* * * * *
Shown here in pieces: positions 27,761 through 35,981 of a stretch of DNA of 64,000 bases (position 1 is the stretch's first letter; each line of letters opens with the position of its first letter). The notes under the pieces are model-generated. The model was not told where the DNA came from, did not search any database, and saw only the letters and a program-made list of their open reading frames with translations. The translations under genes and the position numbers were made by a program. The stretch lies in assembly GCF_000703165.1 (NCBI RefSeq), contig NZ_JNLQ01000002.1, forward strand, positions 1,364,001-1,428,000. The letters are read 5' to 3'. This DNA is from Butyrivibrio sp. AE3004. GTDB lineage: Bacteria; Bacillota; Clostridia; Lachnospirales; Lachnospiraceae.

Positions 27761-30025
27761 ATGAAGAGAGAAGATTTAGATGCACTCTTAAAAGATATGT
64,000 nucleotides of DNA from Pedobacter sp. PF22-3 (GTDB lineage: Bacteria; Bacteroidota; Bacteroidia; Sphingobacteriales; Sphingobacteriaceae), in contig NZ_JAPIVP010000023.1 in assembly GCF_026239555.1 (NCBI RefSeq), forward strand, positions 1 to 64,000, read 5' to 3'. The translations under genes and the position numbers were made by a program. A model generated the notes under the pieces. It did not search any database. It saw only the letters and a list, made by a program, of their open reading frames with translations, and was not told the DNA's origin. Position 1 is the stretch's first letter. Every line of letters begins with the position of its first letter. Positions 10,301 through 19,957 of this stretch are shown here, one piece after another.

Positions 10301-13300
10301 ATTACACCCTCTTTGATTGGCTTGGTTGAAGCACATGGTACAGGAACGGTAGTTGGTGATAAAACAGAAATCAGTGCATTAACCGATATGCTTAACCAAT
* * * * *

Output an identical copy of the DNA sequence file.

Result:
Shown here in pieces: positions 27,761 through 35,981 of a stretch of DNA of 64,000 bases (position 1 is the stretch's first letter; each line of letters opens with the position of its first letter). The notes under the pieces are model-generated. The model was not told where the DNA came from, did not search any database, and saw only the letters and a program-made list of their open reading frames with translations. The translations under genes and the position numbers were made by a program. The stretch lies in assembly GCF_000703165.1 (NCBI RefSeq), contig NZ_JNLQ01000002.1, forward strand, positions 1,364,001-1,428,000. The letters are read 5' to 3'. This DNA is from Butyrivibrio sp. AE3004. GTDB lineage: Bacteria; Bacillota; Clostridia; Lachnospirales; Lachnospiraceae.

Positions 27761-30025
27761 ATGAAGAGAGAAGATTTAGATGCACTCTTAAAAGATATGT
64,000 nucleotides of DNA from Pedobacter sp. PF22-3 (GTDB lineage: Bacteria; Bacteroidota; Bacteroidia; Sphingobacteriales; Sphingobacteriaceae), in contig NZ_JAPIVP010000023.1 in assembly GCF_026239555.1 (NCBI RefSeq), forward strand, positions 1 to 64,000, read 5' to 3'. The translations under genes and the position numbers were made by a program. A model generated the notes under the pieces. It did not search any database. It saw only the letters and a list, made by a program, of their open reading frames with translations, and was not told the DNA's origin. Position 1 is the stretch's first letter. Every line of letters begins with the position of its first letter. Positions 10,301 through 19,957 of this stretch are shown here, one piece after another.

Positions 10301-13300
10301 ATTACACCCTCTTTGATTGGCTTGGTTGAAGCACATGGTACAGGAACGGTAGTTGGTGATAAAACAGAAATCAGTGCATTAACCGATATGCTTAACCAAT